Revamp Format (2017)

$1,000 cheque

Starting 23 January 2017, Millionaire changed its format to mix both the traditional format with the Hot Seat format. In this format, the show was lengthened to a 30-minute show but is divided into two parts: Fastest Finger First and Hot Seat.

Fastest Finger First

In this version of Fastest Finger First, all six players will be using a touch screen to lock in their answers. The round is played similar to the original format of FFF, where there is a question presented with four possible answers and the contestant must lock in the singular answer to the question. (This is different than the second version of FFF where the contestants must put the four possible choices into a designated order.) A minor difference between the original version and this new version is that the players will only have 10 seconds to lock in a guess rather than the normal 20 seconds. Additionally, some questions may be audio or visual questions with an accompanying audio clip or visual still accompanying the question. In this part of the game, there will be fifteen questions asked to all six players. Whichever player answers the most questions correctly in the shortest amount of time will receive a bonus $1,000 cheque. That check is theirs to keep unless they choose to give it back during the Hot Seat game in exchange for a lifeline. After all fifteen questions have been asked, the game moves into the Hot Seat round starting with the player in the first player position (regardless of how they finished in Fastest Finger First).

New Hot Seat Game

The new Hot Seat round plays exactly like it did before with one exception, the player with the $1,000 bonus from Fastest Finger First can now buy a lifeline when it is their turn in the Hot Seat. If a player is stuck on a question, they may return the $1,000 cheque to McGuire to pick one of the following lifelines: 50:50 (the computer chooses two random wrong answers and eliminates them), "Ask A Friend" (similar to the U.S.' "Plus One" lifeline, the contestant brings a designated companion to the stage to help with the question), or "Switch the Question" (the current question is removed from play and is replaced with a new one). To use a lifeline, the contestant will simply ask for a lifeline to stop the clock, much like in the clock format, and McGuire will present the lifeline choices to the contestant. Once a lifeline is used (save for Ask your Friend, where the clock is restarted after reading all possible answers), the clock restarts normally. If he/she doesn't use the lifelines until the end of the game, the $1,000 will be added to his/her total prize money. Since 2,151st episode, in show the "Ask the Host" lifeline added instead of "Ask A Friend".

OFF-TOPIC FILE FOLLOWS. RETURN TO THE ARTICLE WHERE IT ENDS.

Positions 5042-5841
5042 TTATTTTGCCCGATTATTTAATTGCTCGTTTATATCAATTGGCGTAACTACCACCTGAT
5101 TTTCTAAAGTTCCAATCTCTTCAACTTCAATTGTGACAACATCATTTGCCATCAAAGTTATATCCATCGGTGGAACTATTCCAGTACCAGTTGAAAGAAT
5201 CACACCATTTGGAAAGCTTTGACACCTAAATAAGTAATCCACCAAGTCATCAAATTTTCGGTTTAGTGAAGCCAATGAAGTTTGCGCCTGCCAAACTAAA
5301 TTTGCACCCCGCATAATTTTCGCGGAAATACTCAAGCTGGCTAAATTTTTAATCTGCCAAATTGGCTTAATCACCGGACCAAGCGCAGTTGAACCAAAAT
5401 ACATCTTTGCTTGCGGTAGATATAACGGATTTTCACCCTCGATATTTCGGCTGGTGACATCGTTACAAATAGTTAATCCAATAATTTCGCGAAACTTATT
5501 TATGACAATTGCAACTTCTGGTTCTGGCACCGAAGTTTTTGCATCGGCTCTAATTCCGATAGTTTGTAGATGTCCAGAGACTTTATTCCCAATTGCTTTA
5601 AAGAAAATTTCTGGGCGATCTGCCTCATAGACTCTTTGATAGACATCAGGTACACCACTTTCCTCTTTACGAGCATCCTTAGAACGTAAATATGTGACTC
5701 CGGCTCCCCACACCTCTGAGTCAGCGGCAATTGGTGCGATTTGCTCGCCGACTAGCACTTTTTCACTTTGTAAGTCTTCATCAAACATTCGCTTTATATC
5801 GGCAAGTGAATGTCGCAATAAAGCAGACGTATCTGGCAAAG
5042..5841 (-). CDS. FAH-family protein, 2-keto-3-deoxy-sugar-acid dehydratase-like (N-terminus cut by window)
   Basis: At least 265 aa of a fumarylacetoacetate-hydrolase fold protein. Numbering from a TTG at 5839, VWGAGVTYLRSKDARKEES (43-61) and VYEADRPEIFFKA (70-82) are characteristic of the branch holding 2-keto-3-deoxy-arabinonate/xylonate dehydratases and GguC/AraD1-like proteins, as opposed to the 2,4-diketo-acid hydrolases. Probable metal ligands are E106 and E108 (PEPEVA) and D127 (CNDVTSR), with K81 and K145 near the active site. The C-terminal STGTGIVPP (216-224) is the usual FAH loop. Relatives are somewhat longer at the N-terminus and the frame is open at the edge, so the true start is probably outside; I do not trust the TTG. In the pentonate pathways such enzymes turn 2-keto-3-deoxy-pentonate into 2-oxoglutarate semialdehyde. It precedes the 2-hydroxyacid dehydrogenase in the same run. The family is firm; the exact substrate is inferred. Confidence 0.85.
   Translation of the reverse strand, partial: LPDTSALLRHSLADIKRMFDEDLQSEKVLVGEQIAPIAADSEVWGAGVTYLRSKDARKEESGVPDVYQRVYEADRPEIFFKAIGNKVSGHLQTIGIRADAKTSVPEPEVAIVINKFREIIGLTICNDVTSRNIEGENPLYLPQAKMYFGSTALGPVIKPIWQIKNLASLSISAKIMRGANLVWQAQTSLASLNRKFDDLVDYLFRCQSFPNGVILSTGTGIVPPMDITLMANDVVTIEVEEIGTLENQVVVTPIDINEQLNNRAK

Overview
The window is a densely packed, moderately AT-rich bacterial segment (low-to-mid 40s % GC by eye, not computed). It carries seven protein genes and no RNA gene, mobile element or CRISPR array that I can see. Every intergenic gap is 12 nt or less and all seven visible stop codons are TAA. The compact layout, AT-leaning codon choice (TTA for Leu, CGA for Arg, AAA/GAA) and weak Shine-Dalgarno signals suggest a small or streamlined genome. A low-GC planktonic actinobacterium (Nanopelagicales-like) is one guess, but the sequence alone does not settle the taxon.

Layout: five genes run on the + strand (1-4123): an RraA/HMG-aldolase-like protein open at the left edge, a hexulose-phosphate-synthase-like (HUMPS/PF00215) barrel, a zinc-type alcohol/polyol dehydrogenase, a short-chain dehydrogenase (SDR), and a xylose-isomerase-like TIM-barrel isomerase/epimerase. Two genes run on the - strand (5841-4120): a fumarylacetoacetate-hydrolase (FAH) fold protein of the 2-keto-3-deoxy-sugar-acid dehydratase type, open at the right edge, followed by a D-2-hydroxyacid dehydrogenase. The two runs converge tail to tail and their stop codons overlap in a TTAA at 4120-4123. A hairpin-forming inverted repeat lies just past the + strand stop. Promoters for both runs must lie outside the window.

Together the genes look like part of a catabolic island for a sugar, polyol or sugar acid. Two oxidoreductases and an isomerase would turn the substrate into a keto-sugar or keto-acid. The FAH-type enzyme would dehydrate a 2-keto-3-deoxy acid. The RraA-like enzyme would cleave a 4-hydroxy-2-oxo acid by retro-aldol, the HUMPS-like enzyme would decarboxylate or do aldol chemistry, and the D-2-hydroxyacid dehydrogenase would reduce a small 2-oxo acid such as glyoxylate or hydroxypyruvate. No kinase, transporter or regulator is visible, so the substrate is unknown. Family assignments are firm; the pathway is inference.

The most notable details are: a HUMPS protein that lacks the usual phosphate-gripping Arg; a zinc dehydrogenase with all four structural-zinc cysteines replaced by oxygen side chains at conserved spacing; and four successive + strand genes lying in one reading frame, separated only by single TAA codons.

Season No. of episodes Time of broadcast
1 1 - 20 (20) April 20 - May 15, 2009
2 21 - 372 (352) May 18, 2009 - November 25, 2010
3 373 - 577 (205) January 31 - November 18, 2011
4 578 - 730 (153) January 30 - December 26, 2012
5 731 - 933 (203) January 14 - December 27, 2013
6 934 - 1,133 (200) January 6 - December 12, 2014
7 1,134 - 1,347 (214) January 19 - December 16, 2015
8 1,348 - 1,544 (197) February 1, 2016 - January 20, 2017
9 1,545 - 1,744 (200) January 23 - November 30, 2017
10 1,745 - 1,906 (162) January 22 - November 23, 2018
11 1,907 - 2,060 (154) January 28 - November 27, 2019
12 2,061 - 2,181 (121) February 3 - December 2, 2020
13 2,182 - 2,320 (139) January 18 - November 25, 2021
14 2,321 - ? (?) January 31 - November/December 2022

Money Tree